U.S. figure skater Mirai Nagasu apologized for a set of comments she made after her singles event that apparently came off the wrong way.
Nagasu credited herself, saying she “saved” the U.S. in the team event to win a bronze medal, while adding that she treated her free skate as an audition for Dancing With the Stars. Many were unimpressed with this conduct, viewing her as discrediting her teammates, making excuses for a 10th place finish, and showing a lack of focus in a major Olympic event.
On Saturday, a tearful Nagasu apologized for her remarks.
“I feel really, really awful about the things I said,” Nagasu told Adam Carlson of People on Saturday. “I feel bad that people think that I was throwing my teammates under the bus because I never wanted to come off that way.
“I had my dream Olympic skate [in the team event] and to me, I’ve been dreaming of that moment for such a long time, it made me feel like a superhero and superheroes save the day. And I wish I had said that we were all superheroes during the team event,” Nagasu added. “To watch Chris and Alexa [Knierim, pair skaters], I train with them, to see the way they competed, to see Bradie put out a great performance, and Nathan [Chen] and Adam [Rippon] and [ice dancers] Maia and Alex [Shibutani] — everyone did their part, and so I didn’t mean to say that I saved the team by myself. We were all heroes that day and I apologize, especially to my teammates, for how it came off.”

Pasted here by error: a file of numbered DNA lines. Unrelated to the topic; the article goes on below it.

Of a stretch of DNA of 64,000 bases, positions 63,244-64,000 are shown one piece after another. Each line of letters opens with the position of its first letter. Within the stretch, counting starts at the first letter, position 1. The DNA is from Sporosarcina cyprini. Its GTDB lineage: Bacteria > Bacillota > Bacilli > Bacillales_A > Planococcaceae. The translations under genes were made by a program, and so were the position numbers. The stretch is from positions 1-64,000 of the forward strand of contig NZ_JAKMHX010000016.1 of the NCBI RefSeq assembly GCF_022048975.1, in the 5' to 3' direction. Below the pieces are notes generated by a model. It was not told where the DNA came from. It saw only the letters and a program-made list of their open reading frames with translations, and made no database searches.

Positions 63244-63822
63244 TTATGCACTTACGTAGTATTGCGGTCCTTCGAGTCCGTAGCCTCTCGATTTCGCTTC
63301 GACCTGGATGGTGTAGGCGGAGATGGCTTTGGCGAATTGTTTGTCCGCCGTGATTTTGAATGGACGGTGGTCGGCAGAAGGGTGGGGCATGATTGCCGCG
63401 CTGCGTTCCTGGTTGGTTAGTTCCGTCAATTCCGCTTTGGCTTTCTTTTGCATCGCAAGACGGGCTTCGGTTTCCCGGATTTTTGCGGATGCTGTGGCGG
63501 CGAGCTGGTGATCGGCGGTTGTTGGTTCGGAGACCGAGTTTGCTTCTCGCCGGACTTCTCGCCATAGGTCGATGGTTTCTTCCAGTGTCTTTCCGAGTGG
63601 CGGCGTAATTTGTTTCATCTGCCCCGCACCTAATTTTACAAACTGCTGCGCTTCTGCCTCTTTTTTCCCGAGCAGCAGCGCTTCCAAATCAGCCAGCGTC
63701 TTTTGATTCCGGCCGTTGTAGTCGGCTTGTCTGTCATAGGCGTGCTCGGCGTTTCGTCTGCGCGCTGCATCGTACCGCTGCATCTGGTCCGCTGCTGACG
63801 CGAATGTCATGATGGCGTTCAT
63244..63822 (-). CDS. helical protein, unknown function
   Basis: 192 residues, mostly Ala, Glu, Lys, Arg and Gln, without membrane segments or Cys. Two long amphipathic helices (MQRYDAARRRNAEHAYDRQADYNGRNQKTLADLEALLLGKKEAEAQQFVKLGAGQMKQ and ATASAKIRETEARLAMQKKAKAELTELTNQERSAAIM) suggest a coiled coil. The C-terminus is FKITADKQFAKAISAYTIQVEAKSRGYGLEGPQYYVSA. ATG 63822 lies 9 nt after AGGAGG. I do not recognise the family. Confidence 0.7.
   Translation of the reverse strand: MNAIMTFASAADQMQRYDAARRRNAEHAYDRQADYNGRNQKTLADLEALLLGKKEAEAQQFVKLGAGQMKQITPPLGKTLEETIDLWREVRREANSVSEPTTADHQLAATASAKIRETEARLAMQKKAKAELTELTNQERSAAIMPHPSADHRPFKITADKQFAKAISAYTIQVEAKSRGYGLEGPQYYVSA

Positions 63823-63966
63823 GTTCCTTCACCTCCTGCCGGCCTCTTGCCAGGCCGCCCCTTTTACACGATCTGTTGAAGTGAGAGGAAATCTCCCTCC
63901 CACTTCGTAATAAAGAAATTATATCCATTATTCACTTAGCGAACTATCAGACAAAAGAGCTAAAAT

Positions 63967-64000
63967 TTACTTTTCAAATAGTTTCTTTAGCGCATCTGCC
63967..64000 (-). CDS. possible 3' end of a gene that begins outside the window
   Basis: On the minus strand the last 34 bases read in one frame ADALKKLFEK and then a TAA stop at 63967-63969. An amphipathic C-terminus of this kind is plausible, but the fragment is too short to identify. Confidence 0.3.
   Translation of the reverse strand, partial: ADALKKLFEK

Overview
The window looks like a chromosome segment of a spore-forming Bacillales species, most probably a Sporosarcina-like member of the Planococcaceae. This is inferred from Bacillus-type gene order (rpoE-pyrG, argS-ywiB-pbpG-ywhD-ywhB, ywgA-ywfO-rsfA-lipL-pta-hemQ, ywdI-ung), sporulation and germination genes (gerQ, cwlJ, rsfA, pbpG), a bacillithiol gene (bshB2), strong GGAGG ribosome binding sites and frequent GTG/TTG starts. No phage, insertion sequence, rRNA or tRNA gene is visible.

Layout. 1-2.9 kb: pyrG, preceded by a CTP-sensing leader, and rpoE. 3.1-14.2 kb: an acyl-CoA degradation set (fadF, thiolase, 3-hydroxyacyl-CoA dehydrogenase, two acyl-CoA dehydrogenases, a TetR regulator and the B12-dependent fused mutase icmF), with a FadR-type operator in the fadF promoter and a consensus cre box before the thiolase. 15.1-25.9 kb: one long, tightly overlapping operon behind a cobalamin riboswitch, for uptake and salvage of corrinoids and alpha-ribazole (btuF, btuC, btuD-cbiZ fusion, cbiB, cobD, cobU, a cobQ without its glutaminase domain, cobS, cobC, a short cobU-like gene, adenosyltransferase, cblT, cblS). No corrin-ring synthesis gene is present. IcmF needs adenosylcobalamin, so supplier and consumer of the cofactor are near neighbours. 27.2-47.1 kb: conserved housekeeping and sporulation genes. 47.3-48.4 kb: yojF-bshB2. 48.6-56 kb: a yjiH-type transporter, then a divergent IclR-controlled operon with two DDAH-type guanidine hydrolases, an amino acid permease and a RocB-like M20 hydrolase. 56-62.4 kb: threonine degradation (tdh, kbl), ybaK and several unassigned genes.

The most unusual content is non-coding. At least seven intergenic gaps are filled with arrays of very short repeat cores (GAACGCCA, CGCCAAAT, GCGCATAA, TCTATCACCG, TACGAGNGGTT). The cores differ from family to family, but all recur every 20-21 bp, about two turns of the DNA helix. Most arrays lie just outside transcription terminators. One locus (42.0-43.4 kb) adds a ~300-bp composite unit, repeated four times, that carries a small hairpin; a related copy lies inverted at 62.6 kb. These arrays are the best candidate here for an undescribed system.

Nagasu said her Dancing reference was based on a trick suggested by a sports psychologist, who encouraged her to use a different motivator than she did in the team event.
“I used that as a distraction and I probably should have kept it to myself. … It didn’t come out the way I wanted it to,” Nagasu said.
The skater added that she also apologized to Canadian skater Gabrielle Daleman, who Nagasu singled out as another successful skater who did not have a good free skate.
“What people didn’t see is that I hugged her right before I made that comment because I really related to her and I was like, ‘You know, you’re an Olympic gold medalist regardless of how you skated today,'” Nagasu said. “I just truly related to her in that moment and we both had disappointing free skates, and I just shouldn’t have brought her into it to be honest.”
Nagasu was an early favorite in the Olympics on account of her nailing a triple axel during the team performance, but she threatened a lot of that goodwill with these comments. It’s good that she apologized.